"One of my favourite Australian writers of his generation, David Free has the rare gift of writing critical prose with a creative dimension. Whether talking about high culture, popular culture or both at once, he is the master of the line of argument that makes you hungry for what happens next. Such a knack for turning the process of thought into a dramatic narrative is given to few, but he not only has it, he seems determined to develop it to the limit. His plain, natural but invariably melodic style combines appreciation and judgment in an addictive blend, the appreciation deep and wide-ranging, the judgment precise and sane. His powers of illustration leave most poets and novelists sounding short of skill, and how they leave most other critics sounding it would be impolite for me to mention. Enough to say that he is many furrows ahead in his field." — Clive James

Friday, August 15, 2014

Vodka, coke, Keith, candour

The cover of Keith Richards’s new book.The front cover of Keith Richards on Keith Richards features a photograph of the great man taken circa 1990. In one of his gnarled hands a burnt-down cigarette smoulders perilously close to the knuckles, its silver fumes mingling seamlessly with the mushroom cloud of his hairdo. On the middle finger of the same hand reposes the skull ring he started wearing in the 1970s as a memento mori – his lone concession so far to the concept of death. The middle finger of his other hand is raised directly at the camera. But the veteran eyes twinkle, as if to assure you that he flips you off out of love.

Keith is not averse to playing up to his fried image, or down to it, so that his persona has become a parody of a parody. He shambles, he croaks, he looks like Wile E. Coyote after an accident with some gunpowder. But Keith is an unusual star in many respects, and one of them is that he gets more interesting when you listen to him, not less. He is at his most engaging on the page, where his words are not obliged to pass through his ravaged face ... [read more]

Thursday, June 26, 2014

Flying low

Common sense suggests that a book about Flight MH370 produced so soon after the plane’s disappearance is unlikely to be any good. One fears, too, that anything less than a good book will be an exercise in bad taste. There are people for whom the mystery is also a tragedy, of a terribly ongoing kind. Their distress does not oblige writers to fall silent, of course, but it commands respect. If you’re going to write a book about this case, you’d better do a decent job.   

Into this daunting terrain saunters the Anglo-American writer Nigel Cawthorne. I admit I’d never heard of Cawthorne before I took delivery of this book, but how bad could he be? The back cover says nothing about him except that he is “prolific” – a slightly ominous way of describing a writer. On the web, the signs get more ominous still. It turns out that Cawthorne’s oeuvre, which is indeed uncommonly large, contains such titles as Amorous Antics of Old England and Sex Lives of the Famous Gays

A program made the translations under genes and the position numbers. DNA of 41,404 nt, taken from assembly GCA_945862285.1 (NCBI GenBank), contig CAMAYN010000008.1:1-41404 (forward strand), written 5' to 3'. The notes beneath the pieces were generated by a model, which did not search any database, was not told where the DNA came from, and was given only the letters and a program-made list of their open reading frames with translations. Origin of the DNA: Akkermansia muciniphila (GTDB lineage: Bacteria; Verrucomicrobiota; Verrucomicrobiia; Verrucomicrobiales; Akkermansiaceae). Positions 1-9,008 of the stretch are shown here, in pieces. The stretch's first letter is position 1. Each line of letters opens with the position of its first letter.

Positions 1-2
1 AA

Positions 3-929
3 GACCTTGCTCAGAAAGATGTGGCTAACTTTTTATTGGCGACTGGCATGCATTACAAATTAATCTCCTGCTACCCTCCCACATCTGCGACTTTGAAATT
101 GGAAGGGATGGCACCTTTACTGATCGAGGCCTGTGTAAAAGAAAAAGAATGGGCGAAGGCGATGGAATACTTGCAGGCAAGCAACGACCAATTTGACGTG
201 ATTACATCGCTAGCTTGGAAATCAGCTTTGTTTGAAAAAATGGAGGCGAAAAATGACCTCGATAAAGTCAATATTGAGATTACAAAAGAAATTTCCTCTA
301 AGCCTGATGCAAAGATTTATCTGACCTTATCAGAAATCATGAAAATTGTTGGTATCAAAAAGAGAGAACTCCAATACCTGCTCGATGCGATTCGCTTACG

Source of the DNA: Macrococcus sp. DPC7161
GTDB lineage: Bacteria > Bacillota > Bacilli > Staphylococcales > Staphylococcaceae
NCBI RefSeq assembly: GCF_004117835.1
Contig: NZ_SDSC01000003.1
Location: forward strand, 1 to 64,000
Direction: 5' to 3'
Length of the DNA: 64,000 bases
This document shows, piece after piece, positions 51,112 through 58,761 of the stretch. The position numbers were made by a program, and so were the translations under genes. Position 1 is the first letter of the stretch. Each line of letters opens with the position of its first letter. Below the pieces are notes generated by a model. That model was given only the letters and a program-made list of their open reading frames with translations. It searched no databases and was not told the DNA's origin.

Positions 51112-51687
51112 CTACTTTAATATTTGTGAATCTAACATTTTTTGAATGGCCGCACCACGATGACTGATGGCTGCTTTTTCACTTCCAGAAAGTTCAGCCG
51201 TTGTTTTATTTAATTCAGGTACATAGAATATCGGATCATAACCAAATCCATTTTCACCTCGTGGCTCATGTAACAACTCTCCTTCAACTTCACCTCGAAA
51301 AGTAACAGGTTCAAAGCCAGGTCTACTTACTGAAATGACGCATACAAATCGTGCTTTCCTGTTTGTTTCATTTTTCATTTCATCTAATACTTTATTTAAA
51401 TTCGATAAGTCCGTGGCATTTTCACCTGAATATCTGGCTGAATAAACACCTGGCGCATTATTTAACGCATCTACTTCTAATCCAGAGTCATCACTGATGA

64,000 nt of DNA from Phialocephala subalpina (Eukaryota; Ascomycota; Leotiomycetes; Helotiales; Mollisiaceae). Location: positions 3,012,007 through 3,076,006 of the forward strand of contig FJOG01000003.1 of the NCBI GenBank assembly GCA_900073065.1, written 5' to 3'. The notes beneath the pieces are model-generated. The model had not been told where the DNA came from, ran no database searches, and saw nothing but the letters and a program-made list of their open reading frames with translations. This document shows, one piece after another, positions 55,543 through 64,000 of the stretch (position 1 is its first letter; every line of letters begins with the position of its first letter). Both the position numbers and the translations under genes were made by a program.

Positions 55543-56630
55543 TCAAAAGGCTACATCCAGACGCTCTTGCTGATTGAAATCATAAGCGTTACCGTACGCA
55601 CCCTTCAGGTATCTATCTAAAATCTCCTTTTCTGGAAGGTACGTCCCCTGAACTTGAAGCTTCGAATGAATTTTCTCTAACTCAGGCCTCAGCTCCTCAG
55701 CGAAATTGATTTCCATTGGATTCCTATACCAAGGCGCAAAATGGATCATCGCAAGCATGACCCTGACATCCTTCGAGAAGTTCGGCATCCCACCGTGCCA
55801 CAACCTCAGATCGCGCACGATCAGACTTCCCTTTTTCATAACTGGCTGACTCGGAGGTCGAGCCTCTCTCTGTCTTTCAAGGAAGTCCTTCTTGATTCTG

Still, one was ready to give him the benefit of the doubt ... [read more] 

Tuesday, May 13, 2014

Beyond the Pale

A few weeks ago I needed something to read on the beach. It would have made professional sense to take this new book about Ivan Milat, but somehow I couldn’t bring myself to let his spectre desecrate the sand. There are certain thoughts you don’t want to have while surrounded by sunlight, clean air, and happy young people. Milat is the man who, after murdering his victims, liked to reposition their bodies so as to put extra bullets into their skulls from different angles. Why would you want to read about that on a beach?

Why indeed would you want to read about it anywhere? No doubt there is an element of voyeurism in our taste for true-crime books. But the genre can be reassuringly moral, too. The foul transgressions of a man like Milat remind you that there is such a thing as common decency after all. We have been taught to mistrust our gut feelings about evil. Confronted with an atrocious misdeed, we know we’re meant to pause and consider the perpetrator’s abusive childhood or political grievances. But crimes like Milat’s go so far beyond the pale that nobody sane can fail to call them monstrous. These days we can’t agree about much, but we can agree about that. Even Milat himself seems to get this, in his way. To this day he feebly protests that he was framed ... [read more] 

Wednesday, May 7, 2014

The man who couldn't stop

Most of us know the feeling, or think we do. We know what it’s like to go back for one last look at the gas burner we know isn’t on. Some of us, after filling the car, have a thing about double-checking the petrol cap. And who among us hasn’t wondered, just for a second, how it would feel to shout something offensive on a crowded street?

David Adam, author of The Man Who Couldn’t Stop, does not reject the popular notion that we are all a bit OCD. Obsessive Compulsive Disorder, he explains, begins with the kind of unwanted irrational thought that nearly all of us seem to have. But for most of us, such thoughts are fleeting rather than crippling. For most of us, one superfluous check of the stove will be enough. We can then forget about it and enjoy the rest of the evening. Imagine, though, not being able to forget about it. Imagine not being able to enjoy anything through the suffocating burden of the uninvited thought. “Imagine,” as Adam puts it, “that you can never turn it off.” That is OCD ... [read more]